Calf Crazy

5 February 2015 | Posted under Farming

How’s she cutting Primary Planet readers? Welcome to this month’s edition. It’s, the time of year for calves to be born, so this month I’ll be bringing you up to date with my preparations around the farm for ‘silly season.’

I am gearing myself up for sleepless nights. I have plenty of coffee in the press, a few new DVDs to aid my insomnia and fresh batteries in the alarm clock to ensure my sleep is interrupted. While it is going to be a busy few weeks it can be a rewarding time, and for me it signals that spring is not far away.

Last weekend I spent some time assessing the sheds and working out where I would put cattle when the calving starts. I took a trip to our local straw supplier where I purchased 40 bales of straw. Our calving pen had been cleaned out and disinfected last year so I put a deep bedding of straw down. I am hoping that this will prevent infections through the navel and provide warmth and comfort for the new arrivals.

After that I checked that the water bowl was working. This was fitted in recent years as buckets and half barrels posed a drowning risk for calves that are unsteady on their feet. I am looking at the new grants to improve the handling facilities in the calving pen, as it can be a dangerous time to handle cattle.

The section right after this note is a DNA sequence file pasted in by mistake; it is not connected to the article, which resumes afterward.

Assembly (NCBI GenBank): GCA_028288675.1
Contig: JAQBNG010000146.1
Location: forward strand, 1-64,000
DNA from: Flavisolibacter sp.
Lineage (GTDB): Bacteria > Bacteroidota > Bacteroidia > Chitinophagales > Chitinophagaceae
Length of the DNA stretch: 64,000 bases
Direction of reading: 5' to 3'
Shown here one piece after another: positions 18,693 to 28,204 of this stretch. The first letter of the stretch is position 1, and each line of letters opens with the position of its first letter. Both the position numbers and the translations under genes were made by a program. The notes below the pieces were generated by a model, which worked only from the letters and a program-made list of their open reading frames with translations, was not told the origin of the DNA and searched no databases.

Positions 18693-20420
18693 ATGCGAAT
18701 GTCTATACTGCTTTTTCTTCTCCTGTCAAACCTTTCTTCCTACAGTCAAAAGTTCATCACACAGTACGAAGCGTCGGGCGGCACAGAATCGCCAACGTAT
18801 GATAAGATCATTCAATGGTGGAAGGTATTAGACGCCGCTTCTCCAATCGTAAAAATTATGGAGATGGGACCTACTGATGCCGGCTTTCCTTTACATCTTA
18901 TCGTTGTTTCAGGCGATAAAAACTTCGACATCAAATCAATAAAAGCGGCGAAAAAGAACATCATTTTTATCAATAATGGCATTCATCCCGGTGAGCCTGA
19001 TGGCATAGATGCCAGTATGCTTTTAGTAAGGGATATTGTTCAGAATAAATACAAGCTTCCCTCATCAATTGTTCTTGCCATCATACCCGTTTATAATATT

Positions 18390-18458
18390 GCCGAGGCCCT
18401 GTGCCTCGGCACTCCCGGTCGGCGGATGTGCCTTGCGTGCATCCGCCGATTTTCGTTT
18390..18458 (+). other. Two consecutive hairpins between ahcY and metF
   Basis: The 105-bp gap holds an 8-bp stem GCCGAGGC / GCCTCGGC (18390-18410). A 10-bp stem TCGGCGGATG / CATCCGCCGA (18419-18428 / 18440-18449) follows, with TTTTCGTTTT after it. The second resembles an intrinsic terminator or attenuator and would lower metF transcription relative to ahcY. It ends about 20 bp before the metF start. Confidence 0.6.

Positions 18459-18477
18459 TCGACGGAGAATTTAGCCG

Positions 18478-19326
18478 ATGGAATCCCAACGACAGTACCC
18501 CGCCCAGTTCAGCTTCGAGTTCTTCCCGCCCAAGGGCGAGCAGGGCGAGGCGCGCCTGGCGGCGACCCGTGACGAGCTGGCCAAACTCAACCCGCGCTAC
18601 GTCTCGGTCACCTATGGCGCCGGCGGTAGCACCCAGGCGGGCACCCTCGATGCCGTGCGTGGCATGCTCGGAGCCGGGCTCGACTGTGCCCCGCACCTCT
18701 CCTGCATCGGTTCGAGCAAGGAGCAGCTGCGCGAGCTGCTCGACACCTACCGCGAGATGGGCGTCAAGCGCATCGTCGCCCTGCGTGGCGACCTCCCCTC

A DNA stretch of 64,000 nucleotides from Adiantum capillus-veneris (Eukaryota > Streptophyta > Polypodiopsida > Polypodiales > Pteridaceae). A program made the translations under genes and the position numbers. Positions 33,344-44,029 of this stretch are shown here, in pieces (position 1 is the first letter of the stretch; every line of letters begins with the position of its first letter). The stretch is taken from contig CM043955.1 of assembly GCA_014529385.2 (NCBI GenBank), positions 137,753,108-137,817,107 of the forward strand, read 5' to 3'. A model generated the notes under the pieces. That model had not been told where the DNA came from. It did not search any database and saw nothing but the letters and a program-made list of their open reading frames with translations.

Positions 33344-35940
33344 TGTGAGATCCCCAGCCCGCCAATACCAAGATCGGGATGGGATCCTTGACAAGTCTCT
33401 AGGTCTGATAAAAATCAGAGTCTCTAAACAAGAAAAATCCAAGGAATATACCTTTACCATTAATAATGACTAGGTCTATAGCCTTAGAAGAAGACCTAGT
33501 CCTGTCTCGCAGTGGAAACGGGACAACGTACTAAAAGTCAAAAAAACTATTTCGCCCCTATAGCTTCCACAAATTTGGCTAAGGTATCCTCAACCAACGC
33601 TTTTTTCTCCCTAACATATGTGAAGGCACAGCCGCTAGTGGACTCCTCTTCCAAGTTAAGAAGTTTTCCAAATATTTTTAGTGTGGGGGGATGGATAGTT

Next, I checked the lights in the shed and yard. It is important to have as much light as possible, especially if you need to call the vet. The heat lamp was also checked, this can be vital for helping weaker calves as they are much more sensitive temperature fluctuation. I purchased some bottles of NETTEX First Life Calf Colostrum, which can be mixed and fed to the calf when it is too weak to suck, or when time or the cow is against you.

After a bit of searching I found the calving jack and ropes. Experience has taught me that the night the cow is calving is not the best time to be looking for these. I made sure all parts were moving freely and that the ropes were in good condition and soft, to avoid hurting the calf’s feet. I have some beestings chilling in case I need it as I have a few maiden heifers to calve and I am unsure how their yield will go.

I will purchase full length arm gloves to reduce the risk of infection while handling the cow during calving.

Until next month, farm well, farm safely!



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